New iPad’s battery indicator a bit off? (UPDATE: Apple says it works as designed)

“It takes a relatively long time to recharge the massive battery in the new iPad – over 5½ hours when it is fully discharged. That’s only if the new iPad is off or in sleep mode – if you try recharging while using the new iPad I estimate that it will take about 20 hours if the display is set to Maximum Brightness,” Dr. Raymond M. Soneira reports for DisplayMate. “But when is the battery fully charged?”

“While preparing to measure the battery running time to evaluate the Retina Display’s load on the iPad battery I noticed that the power meter indicated that the iPad AC charger was still continuing to deliver close to the full 10 watt recharging power long after the screen indicator showed that the battery was 100% charged – the additional time is slightly over 1 hour if the new iPad is off or in sleep mode, and slightly over 2 hours if it is on. Since I wanted to measure the proper maximum running time for a fully charged battery I waited until the recharging power dropped, indicating that the battery was actually full and the charging cycle was completed,” Soneira reports. “But if you stop charging the iPad when the battery indicator says 100% you won’t get the maximum running time – something that is very important to many people. Let’s see how much less…”

New iPad running time based on a fully charged battery is 11.6 hours
“Starting with a truly fully charged battery as described above, the battery running time for the new iPad at the Middle Brightness Slider setting is 11.6 hours. That is in Airplane Mode with no WiFi, with no activity or running Apps of any sort, and with Auto Brightness Off – the same running conditions specified on the Apple website,” Soneira reports. “Note that you’ll get only about half that running time at the Maximum Brightness Slider setting, but it delivers 2.8 times the Brightness (Luminance) of the Middle Brightness Slider setting – see the Running Time on Battery measurement results above.”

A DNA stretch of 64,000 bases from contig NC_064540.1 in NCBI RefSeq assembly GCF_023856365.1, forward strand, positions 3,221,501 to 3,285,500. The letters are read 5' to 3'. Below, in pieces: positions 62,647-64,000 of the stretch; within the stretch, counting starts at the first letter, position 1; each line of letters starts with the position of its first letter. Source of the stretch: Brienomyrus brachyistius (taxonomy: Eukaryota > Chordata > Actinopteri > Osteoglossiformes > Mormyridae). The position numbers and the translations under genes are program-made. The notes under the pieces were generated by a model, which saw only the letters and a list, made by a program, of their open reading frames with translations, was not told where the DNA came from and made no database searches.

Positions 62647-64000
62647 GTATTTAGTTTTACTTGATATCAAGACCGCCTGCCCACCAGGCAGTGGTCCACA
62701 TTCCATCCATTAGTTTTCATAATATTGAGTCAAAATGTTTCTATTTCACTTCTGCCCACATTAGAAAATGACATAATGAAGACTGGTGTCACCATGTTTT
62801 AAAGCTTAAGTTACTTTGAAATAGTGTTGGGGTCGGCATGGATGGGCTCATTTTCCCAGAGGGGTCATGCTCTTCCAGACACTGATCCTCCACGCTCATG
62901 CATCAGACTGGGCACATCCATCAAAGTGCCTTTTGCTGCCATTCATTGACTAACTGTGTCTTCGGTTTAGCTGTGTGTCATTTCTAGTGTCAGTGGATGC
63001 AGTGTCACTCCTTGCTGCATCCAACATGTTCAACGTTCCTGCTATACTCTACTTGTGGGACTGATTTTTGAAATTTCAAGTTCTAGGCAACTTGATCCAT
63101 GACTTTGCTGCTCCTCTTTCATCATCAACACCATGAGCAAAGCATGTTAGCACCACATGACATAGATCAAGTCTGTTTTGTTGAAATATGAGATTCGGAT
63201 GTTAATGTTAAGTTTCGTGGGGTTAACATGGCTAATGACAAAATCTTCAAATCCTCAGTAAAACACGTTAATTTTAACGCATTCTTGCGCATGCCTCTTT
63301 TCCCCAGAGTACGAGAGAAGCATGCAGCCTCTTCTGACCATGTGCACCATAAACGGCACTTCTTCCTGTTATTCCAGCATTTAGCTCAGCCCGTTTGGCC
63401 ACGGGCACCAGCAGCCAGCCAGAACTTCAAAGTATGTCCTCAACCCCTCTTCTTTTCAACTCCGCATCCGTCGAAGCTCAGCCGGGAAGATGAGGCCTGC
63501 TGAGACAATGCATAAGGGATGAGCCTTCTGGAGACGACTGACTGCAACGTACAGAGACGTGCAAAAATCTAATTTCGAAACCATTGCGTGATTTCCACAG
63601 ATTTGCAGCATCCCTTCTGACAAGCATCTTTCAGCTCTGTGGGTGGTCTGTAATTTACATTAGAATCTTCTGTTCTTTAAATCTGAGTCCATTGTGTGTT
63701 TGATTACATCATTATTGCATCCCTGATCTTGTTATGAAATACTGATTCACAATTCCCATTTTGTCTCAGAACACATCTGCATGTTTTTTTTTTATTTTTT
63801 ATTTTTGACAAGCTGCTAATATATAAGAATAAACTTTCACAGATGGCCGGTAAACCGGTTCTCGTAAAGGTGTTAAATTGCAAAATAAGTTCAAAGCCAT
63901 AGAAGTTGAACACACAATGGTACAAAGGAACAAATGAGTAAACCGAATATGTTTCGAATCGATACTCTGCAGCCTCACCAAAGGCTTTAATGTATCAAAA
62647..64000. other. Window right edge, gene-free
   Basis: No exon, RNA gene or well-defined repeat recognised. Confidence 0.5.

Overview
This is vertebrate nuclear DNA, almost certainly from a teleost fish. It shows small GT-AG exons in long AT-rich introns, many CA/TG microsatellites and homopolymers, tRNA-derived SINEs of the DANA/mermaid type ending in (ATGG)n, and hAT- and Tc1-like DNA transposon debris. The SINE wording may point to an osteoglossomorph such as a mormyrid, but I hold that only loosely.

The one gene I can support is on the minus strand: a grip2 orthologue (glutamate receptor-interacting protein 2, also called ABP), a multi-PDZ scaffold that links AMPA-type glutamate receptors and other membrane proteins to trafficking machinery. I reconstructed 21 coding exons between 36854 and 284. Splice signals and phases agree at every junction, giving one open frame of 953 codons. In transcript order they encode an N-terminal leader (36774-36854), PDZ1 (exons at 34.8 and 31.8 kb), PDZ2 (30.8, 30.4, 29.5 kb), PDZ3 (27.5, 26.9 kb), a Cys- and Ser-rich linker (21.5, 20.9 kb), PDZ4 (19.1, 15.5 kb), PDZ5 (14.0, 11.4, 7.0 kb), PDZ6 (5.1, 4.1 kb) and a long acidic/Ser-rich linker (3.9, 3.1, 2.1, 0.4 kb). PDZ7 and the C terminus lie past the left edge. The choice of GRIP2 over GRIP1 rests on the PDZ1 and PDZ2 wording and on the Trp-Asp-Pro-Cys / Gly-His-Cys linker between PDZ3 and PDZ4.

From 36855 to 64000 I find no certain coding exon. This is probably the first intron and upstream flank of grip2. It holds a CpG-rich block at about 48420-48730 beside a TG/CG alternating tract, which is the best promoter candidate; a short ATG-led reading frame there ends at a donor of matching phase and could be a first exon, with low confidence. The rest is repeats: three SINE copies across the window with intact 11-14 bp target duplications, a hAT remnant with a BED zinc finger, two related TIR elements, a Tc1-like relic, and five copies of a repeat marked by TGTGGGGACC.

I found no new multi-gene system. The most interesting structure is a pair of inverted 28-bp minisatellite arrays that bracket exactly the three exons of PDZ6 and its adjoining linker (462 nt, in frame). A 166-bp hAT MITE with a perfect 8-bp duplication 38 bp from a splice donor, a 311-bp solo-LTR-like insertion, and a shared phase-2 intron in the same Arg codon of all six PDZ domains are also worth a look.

New iPad running time based on the 100% battery indicator is 10.4 hours
“If you stop charging the iPad when the battery indicator says 100% you won’t get the maximum running time – something that is very important to many people. I repeated the Battery Running Time measurements exactly as above, but stopped the battery charging when the battery indicator reached 100%. For the new iPad at the Middle Brightness Slider setting the Running Time decreased by 1.2 hours to 10.4 hours (10 percent),” Soneira reports. “While at first sight this appears consistent with Apple’s own “up to 10 hours running time” my tests were in Airplane Mode with no WiFi and no activity or running Apps of any sort – just a static display. The 11.6 hour running time above for a fully charged battery would most likely deliver a real use running time of over 10 hours as indicated by Apple, but the 10.4 hour time would most likely not.”

What’s the matter with the battery indicator?